I tried removing LUKS encryption on my home directory using the following command:

cryptsetup luksRemoveKey /dev/mapper/luks-3fd5-235-26-2625-2456f-4353fgdgd

But it gives me an error saying:

Device /dev/mapper/luks-3fd5-235-26-2625-2456f-4353fgdgd is not a valid LUKS device.

Puzzled, I tried the following:

cryptsetup status luks-3fd5-235-26-2625-2456f-4353fgdgd

And it says:

/dev/mapper/luks-3fd5-235-26-2625-2456f-4353fgdgd is active and is in use.
type: LUKS1
cipher: ...

It seems the encrypted device is active, but not valid. What could be wrong here?

  • 4
    WARNING the command op tried will wipe the volume if it its written correctly and there is only one passphrase. see man cryptsetup under luksRemoveKey the command revokes the password, at does not remove encryption. Dec 12, 2020 at 15:50

4 Answers 4


ANSWER FROM 2013 - See other answers for happy times

  • Backup
  • Reformat
  • Restore

cryptsetup luksRemoveKey would only remove an encryption key if you had more than one. The encryption would still be there.

The Fedora Installation_Guide Section C.5.3 explains how luksRemoveKey works.

That it's "impossible" to remove the encryption while keeping the contents is just an educated guess. I base that on two things:

  • Because the LUKS container has a filesystem or LVM or whatever on top of it, just removing the encryption layer would require knowledge of the meaning of the data stored on top of it, which simply is not available. Also, a requirement would be that overwriting a part of the LUKS volume with its decrypted counterpart, would not break the rest of the LUKS content, and I'm not sure if that can be done.
  • Implementing it would solve a problem that is about as far away from the purpose of LUKS as you can get, and I find it very unlikely that someone would take the time to do that instead of something more "meaningful".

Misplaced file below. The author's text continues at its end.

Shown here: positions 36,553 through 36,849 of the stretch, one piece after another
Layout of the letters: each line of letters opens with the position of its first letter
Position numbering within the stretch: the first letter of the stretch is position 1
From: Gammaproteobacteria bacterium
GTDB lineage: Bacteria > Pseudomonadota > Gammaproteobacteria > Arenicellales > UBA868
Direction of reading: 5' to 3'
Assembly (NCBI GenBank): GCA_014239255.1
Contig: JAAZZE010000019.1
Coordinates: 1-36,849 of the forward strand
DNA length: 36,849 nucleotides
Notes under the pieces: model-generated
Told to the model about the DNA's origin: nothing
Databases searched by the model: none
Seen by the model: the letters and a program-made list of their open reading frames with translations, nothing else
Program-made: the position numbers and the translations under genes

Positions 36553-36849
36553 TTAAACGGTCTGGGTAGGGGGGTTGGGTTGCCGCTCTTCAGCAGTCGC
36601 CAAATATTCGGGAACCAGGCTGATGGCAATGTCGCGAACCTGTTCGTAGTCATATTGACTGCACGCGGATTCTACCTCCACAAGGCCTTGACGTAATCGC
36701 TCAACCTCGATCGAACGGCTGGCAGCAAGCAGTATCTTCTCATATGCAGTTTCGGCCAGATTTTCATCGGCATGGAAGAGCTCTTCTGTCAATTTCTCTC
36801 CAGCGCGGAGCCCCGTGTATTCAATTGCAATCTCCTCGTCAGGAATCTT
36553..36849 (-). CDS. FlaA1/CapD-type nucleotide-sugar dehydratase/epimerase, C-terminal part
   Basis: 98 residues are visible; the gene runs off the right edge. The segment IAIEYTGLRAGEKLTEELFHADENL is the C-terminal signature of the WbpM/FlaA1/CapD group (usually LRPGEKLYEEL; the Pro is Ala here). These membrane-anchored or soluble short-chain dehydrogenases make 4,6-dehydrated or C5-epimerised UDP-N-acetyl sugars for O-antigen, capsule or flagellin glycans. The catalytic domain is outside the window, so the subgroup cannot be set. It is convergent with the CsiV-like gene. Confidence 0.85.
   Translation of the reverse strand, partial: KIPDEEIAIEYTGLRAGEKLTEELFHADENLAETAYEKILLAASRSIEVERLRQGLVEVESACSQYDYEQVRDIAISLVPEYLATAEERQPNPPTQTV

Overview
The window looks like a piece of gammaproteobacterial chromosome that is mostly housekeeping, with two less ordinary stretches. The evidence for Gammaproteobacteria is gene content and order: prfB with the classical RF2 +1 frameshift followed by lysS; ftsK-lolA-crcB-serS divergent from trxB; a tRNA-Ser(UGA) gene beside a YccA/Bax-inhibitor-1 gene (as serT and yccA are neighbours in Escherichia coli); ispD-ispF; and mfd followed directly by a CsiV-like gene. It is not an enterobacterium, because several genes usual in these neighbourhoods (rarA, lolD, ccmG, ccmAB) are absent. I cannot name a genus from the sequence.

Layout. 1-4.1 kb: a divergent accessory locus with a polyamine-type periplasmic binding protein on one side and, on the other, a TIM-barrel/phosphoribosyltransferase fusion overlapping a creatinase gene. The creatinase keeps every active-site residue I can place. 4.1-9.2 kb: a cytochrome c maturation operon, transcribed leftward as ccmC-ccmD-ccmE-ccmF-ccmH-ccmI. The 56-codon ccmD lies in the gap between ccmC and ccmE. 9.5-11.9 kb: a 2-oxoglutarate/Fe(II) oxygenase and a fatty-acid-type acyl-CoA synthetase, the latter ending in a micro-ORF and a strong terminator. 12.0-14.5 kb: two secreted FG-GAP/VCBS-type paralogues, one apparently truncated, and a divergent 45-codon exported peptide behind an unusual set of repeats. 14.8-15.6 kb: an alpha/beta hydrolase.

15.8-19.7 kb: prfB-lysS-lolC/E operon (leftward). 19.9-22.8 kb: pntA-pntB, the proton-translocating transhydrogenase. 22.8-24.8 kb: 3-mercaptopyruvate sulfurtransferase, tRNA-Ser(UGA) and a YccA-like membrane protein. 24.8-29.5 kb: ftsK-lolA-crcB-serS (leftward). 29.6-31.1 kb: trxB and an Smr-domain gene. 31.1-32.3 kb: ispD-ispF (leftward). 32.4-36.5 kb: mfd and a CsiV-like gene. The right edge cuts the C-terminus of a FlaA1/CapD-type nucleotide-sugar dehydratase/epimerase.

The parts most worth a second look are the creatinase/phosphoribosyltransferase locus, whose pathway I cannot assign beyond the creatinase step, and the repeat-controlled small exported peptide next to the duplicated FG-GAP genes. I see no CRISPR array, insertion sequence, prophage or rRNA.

• How did you know that? Any references? Jan 11, 2013 at 15:34
  • Added reference to Fedora Installation Guide and why I believe backup-restore is the only option for going from full-disk-encryption to no-encryption.
    – MattBianco
    Jan 11, 2013 at 16:07
  • 1
    this was probably correct when written - other answers more relevant now
    – SwiftD
    Apr 6, 2022 at 17:04

Removing key-slots is like forgetting a password, it has nothing to do with moving the replacing the LUKS device by the filesytem inside of it.

You CAN non-destructively remove the LUKS encryption from a device, without having to backup, reformat and restore. cryptsetup has supported this since version 1.5.0, released in 2012.

After succesful decryption of a LUKS device, the filesystem inside becomes available to the OS, and you can mount it directly.

Warning: This is dangerous, backup all your data first.

For LUKS1:

  1. Boot from a USB key
  2. Use
    cryptsetup-reencrypt --decrypt <device_path>

For LUKS2:

  1. Boot from a USB key
  2. Convert all key-slots to use LUKS1 compatible parameters with
    cryptsetup luksChangeKey  --pbkdf pbkdf2 <device_path>
  3. Convert the LUKS2 device to a LUKS1 device using